Stress and illness have always been known to be closely related.
The stress response in short bursts is necessary for us to adapt and respond to the environment around us, but when it becomes a long-term or constant experience, it will almost indefinitely lead to illness in one form or another.
Every individual reacts uniquely to various forms and levels of stress, and different kinds of stress tend to elicit different illnesses. There are a few different ideas as to how stress can lead to illness in the body:
- Physiological effects of hormones released from the adrenal and pituitary glands
- Negative implications of the inflammatory process
- Lowered ability to defend against new or pre-existing stress. This is commonly referred to as a lowered "vitality".
Your innate ability to resist stress:
The body has many tools that it uses to manage and defend itself against stress of different kinds. We might sweat to reduce heat, shiver to warm up, dilate the lung bronchioles when confronted with fear in order to run away or fight, or send immune cells to attack a foreign pathogens or allergens. There are countless ways the human body can respond to stress. How well our body is able to respond varies greatly from person to person however.
The bodies innate ability to resist stress can vary from person to person through factors like:
- Genetics inherited from the parents
- Physical weakness or strength
- Learned body responses
- Developmental factors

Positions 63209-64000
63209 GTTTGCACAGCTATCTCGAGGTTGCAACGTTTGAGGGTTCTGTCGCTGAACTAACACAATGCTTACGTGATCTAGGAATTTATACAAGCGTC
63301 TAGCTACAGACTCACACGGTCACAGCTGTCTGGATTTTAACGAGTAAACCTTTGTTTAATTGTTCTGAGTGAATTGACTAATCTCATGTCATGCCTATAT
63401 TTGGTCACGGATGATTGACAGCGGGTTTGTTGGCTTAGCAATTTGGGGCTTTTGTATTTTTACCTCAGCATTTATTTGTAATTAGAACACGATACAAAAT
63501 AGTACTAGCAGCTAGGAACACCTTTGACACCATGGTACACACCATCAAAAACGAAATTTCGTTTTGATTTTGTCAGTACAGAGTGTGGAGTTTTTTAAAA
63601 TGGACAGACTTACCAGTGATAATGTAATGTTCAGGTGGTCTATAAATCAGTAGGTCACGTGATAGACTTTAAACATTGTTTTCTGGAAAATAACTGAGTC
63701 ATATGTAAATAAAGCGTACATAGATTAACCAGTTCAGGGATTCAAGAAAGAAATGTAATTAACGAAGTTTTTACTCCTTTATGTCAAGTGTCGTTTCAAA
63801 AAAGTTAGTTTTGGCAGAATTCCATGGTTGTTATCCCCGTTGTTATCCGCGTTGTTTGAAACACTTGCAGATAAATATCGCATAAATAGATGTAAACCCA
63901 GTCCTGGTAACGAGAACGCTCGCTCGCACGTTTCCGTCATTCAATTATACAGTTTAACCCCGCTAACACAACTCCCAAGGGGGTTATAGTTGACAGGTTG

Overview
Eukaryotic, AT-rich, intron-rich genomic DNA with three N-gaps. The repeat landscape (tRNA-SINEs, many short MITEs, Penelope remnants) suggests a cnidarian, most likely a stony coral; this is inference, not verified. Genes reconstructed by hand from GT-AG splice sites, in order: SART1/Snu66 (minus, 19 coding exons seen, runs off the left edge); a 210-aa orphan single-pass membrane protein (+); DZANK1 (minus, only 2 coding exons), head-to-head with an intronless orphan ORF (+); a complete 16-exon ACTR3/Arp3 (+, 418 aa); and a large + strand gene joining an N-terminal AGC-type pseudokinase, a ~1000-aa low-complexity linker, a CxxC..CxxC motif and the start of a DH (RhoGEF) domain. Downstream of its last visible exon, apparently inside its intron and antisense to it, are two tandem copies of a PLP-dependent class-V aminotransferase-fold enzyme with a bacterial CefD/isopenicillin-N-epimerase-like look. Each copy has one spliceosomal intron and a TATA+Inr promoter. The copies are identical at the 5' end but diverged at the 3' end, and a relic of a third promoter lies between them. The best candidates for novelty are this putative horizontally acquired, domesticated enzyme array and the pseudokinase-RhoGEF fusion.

These factors may or may not be under your control. For example, you can not choose the genes you are given when you were conceived, and these genes may have a stronger, or weaker ability to resist different kinds of stress. On the other hand, you DO have the ability to choose what you eat, so this factor can be at least partly controlled.
Depending on how these factors have come together, combined with the level of stress you are subjected to will determine how soon, and to what extent the damage will ocurr.
This concept is sort of like a cargo ship...
....Let's say you have a cargo ship (this represents your ability to resist stress, your"vitality"). You are using this boat to move some shipping containers across a lake. Everybody's boat is a different size, shape, and material. Let's say your boat is small and made of a pliable material, and you begin loading it up with containers. It will be able to carry a few, but eventually the force of the containers will be too great, and the boat will break and sink under the weight. A different ship, however, could be made of a strong material, and perhaps is a bit larger. It will take a lot more weight before the boat breaks or sinks.
This is the same as our bodies ability to resist stress. By allowing the stress to build, eventually, the weight from this stress will be greater than your ability to contain and resist it. For some of us, who may have a higher resistance naturally (a larger or stronger boat), it can take years of constant stress to hit that breaking point. Others who may have a naturally weaker resistance may be affected much sooner.